[An excellent post by songwriter and BASCA chair Crispin Hunt on the remarkable disinformation campaign being waged by legacy tech companies against safe harbor reform in Europe.]
A recent article by Rhett Jones, which appeared in Gizmodo, perfectly encapsulated the feverish disinformation campaign around Article 13 being undertaken by US tech companies and their minions. So I thought it would be worth taking a few minutes to help Parliamentarians to closely examine it.
Let’s start with the title: The End of All That’s Good and Pure About the Internet.
One might be forgiven for thinking that was written ten years ago when the promise of the internet was still bright – and not blighted by things like revenge porn, doxing, phishing, sex trafficking of minors, rampant theft, fake news, interference in elections, massive privacy violations, etc.
But no, Rhett Jones, and the entire campaign against Article 13, is very much premised on this idea that the internet as we know it is “good and pure,” and that any change to its governance would end this wondrous medium.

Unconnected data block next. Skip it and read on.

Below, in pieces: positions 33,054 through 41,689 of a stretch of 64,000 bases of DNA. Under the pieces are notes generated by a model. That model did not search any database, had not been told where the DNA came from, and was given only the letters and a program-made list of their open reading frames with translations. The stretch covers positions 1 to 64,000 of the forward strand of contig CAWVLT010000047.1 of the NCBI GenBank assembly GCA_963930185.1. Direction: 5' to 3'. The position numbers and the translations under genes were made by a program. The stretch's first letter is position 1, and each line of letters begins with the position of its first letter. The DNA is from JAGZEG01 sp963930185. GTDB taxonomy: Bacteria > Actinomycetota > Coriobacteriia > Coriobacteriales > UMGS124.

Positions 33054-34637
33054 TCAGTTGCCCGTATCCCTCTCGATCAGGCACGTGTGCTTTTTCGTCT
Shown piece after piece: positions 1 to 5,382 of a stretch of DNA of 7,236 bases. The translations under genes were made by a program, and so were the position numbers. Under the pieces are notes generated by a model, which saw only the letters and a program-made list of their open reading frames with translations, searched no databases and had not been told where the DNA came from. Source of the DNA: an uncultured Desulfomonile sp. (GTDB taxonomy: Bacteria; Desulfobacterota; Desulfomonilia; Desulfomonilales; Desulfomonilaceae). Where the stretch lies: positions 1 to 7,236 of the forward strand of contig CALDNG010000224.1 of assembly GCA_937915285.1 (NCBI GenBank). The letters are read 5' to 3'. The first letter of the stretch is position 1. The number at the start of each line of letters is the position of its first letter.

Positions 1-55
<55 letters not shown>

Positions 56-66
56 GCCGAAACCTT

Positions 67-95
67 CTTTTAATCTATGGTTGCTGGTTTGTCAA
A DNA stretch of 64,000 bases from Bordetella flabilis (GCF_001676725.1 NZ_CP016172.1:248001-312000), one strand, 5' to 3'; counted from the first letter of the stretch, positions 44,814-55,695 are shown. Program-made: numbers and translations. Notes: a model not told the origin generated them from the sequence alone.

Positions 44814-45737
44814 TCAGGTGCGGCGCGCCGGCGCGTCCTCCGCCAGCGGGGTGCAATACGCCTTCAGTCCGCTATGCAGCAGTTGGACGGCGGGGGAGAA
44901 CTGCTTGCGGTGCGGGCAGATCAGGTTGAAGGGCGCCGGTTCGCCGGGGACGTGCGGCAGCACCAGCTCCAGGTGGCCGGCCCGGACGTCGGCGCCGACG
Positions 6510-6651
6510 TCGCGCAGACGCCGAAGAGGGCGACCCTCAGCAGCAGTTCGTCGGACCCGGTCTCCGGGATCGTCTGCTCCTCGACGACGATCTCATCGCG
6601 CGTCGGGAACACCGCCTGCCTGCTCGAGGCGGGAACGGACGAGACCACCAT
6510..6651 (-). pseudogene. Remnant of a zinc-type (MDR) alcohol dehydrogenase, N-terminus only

Read the post on Music Business Worldwide
YouTube and Facebook were squarely in the sights of Crispin Hunt, chairman of the British Academy of Songwriters, Composers and Authors (BASCA), as he delivered the opening address at yesterday’s Ivor Novello Awards in London.
“I want to thank YouTube and Facebook for cracking the funniest joke online: the one where they pretend they’re just a dumb pipe and not the biggest and best streaming services on the planet. You guys! You’re killing us… literally!” said Hunt.
However, he also praised three audio-streaming services for the role they’re playing in the music industry.
“On the other hand, I want to thank Apple and Spotify for teaching us how to sell music that isn’t trapped in plastic. And hopefully for saving the music industry in the process,” said Hunt.
“And let’s not forget Deezer for trying out a user-centric payment model, so that money from death-metal fans actually goes to death-metal bands, and not to Taylor Swift and Ed Sheeran. Ed and Taylor don’t need anybody else’s money, they’re quite brilliant enough. We should all join Deezer now!”
Read the post on MusicAlly